Posts Tagged: wildfires
A man watches the 2018 Woolsey fire in Los Angeles. (Photo: BrittanyNY, via Shutterstock)
Strapped California, facing an unprecedented budget crisis as it battles COVID-19, is setting aside hundreds of millions of dollars to confront wildfires. Already, more than 1,300 fires — mostly small — have been reported as the hottest, driest months of the year approach.
A storage batter array at a power plant. (Photo: Chompunoi, via Shutterstock)
OPINION: There is a growing concern that increasing the state’s reliance on fossil-fuel backup power options already in use by many Californians will keep power on at the expense of increased emissions of toxic air contaminants and greenhouse gases. These same systems may also create additional fire risks.
A view of Los Angeles blurred by a hazy atmosphere. (Photo: evijaf, via Shutterstock)
OPINION: For 11 years, Next 10 has been measuring economic and environmental indicators in the California Green Innovation Index. This year, the data is sobering. If the current pace of emissions decline continues, we will miss our 2030 climate targets by more than thirty years.
A utility worker handles repairs on a power pole. (Photo: Richard Thornton, via Shutterstock)
PG&E’s reputation has been so battered over its wildfire liabilities and other problems that some think it should change its name. A group of bondholders trying to take over the utility company has proposed that they re-brand it to Golden State Power Light & Gas Co. They made the proposal during proceedings in PG&E’s bankruptcy court case earlier this year.
A California school bus powered by propane. (Photo: SchoolBusFleet.com)
In the last decade, numerous California school districts have adopted propane-based school buses in an attempt to eliminate costs and toxic emissions. Since 2013, the Elk Grove Unified School District near Sacramento has added 16 propane buses to its fleet and expects up to 12 more in the next month.
The hulks of destroyed automobiles burned in the 2018 Thomas Fire in Ventura County. ((Photo: Joseph Sohm, via Shutterstock)
On the final day of the legislative session, Gov. Newsom signed a complex, $21 billion bill that will dramatically change how California pays for future wildfire damages, with the customers and shareholders of California’s largest utilities covering the tab. The unprecedented measure seeks to stabilize the utility market and limit rate hikes, while establishing a blanket of financial security and compensation to victims of the devastating 2017-2018 fires.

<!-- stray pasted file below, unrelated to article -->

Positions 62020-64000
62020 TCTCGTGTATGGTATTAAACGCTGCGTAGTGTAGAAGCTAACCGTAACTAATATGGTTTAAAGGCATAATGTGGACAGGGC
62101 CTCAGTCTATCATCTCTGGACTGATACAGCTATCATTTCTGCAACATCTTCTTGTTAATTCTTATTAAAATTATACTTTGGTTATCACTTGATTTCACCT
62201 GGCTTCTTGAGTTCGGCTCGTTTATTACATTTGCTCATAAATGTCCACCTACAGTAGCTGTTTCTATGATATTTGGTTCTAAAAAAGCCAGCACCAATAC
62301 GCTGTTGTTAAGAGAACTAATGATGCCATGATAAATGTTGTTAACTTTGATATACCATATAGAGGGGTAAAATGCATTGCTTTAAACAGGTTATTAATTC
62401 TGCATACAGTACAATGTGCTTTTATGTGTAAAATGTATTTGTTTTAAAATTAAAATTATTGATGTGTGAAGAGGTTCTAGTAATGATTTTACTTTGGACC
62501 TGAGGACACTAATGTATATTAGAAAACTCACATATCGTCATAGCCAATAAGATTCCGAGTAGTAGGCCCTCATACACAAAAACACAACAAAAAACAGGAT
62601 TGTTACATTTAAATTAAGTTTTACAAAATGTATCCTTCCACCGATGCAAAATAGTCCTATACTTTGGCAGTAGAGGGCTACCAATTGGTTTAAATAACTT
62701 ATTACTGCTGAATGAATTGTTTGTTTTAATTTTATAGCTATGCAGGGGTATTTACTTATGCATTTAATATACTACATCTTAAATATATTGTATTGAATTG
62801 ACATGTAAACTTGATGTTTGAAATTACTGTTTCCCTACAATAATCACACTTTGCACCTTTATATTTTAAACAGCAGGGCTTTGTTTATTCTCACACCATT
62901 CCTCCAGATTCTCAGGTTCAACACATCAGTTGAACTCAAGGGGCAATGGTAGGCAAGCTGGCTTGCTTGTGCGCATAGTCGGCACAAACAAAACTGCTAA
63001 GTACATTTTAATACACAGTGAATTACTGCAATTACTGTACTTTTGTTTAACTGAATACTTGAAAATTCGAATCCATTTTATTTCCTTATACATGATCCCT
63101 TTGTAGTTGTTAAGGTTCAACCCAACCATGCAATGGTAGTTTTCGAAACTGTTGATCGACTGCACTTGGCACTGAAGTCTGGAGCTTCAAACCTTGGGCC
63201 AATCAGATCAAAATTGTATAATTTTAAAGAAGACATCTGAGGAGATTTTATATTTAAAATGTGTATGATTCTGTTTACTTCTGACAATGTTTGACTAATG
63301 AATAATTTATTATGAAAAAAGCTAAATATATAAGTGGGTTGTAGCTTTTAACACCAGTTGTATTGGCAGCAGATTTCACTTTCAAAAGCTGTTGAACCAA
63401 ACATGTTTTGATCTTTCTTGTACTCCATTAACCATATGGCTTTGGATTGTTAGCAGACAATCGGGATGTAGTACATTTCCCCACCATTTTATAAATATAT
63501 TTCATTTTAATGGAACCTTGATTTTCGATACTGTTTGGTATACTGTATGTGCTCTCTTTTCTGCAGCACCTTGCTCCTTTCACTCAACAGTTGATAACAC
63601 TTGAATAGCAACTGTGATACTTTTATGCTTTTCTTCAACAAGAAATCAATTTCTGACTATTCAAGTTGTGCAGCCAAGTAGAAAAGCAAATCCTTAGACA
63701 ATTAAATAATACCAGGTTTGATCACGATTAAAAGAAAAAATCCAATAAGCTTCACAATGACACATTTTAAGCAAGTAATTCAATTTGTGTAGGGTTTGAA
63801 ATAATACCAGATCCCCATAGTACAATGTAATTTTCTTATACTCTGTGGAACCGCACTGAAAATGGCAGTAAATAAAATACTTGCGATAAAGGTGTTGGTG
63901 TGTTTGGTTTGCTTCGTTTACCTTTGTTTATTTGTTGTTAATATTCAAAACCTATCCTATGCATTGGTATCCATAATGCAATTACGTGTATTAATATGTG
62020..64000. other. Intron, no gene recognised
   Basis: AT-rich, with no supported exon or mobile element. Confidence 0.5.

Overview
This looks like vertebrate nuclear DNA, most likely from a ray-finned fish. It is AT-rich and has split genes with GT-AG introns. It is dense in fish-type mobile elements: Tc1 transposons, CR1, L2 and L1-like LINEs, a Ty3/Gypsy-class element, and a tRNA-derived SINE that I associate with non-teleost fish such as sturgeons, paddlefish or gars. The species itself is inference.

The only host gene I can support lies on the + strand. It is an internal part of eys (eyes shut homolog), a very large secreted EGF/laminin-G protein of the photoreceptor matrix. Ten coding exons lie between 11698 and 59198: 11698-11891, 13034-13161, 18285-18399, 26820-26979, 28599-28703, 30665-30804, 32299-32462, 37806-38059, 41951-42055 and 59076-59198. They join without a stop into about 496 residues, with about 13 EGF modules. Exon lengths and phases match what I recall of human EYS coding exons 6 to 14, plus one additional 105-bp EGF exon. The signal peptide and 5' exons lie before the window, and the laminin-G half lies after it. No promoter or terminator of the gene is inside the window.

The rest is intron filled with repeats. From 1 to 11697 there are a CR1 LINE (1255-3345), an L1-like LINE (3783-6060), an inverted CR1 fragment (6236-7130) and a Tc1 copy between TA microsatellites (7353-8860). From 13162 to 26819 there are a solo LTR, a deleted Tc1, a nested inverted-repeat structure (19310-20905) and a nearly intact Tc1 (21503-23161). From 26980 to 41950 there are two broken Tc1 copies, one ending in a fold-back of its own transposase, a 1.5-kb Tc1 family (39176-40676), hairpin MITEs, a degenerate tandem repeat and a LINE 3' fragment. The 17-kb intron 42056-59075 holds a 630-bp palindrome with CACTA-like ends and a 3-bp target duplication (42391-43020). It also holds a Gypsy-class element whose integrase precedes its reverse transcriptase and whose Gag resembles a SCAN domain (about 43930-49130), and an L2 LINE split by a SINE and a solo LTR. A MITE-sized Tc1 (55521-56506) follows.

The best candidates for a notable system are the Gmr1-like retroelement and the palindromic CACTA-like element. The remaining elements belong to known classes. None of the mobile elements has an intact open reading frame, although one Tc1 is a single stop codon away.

A resident leads horses to safety in Paradise during the 2018 Camp Fire. (Photo: Dylan Mittag, via Shutterstock)
Everyone with any knowledge of the subject agrees: California is on the brink of a potentially disastrous fire season. And there is concern that the problem is not going to be solved soon. “Our best efforts may still be inadequate,” said Michael Picker, president of the California Public Utilities Commission.
Fire safety has suddenly become far more politically fraught and expensive. Here, firefighters respond to 2017 Ponderosa Fire. Photo courtesy of Cal Fire. (Photo: CalFire, via CALmatters)
Don’t be fooled by the precipitation, the snowpack, the wildflowers. When winter ends, it’s unlikely that California’s iconic landscape will sustain the moisture to withstand the 100-degree summer and fall. California has yet to recover from the 5-year drought that began in 2012. For four years, record wildfires have ravaged the state, including the Tubbs Fire in Napa and Sonoma in 2017 and the Camp Fire last year that wiped out the town of Paradise in Butte County.
A couple watches as a wildfire creeps closer. (Photo: Logan Bush, via Shutterstock)
OPINION: Around 25 years ago, Patricia immigrated to the U.S., settling in Santa Barbara with dreams of a better life. She cleans homes for a living in communities like Montecito and San Ysidro. During the Thomas Fire, she couldn’t go to work because many of the homes she cleaned were at risk. As mudslides came after the blaze, Patricia couldn’t go back to work for almost three months.
Smoke from the Camp Fire, as seen on Nov. 8 from Black Butte Lake. (Photo: Caminor, via Shutterstock)
Sunrise, Nov. 8: Firefighters were dispatched to a small brush fire near Camp Creek Road in Butte County. Within 10 minutes, whipped by high winds, dry conditions and much fuel, the brush fire had exploded. By the end of the day, the fire had a name, the Camp Fire, and the town of Paradise was under an evacuation order.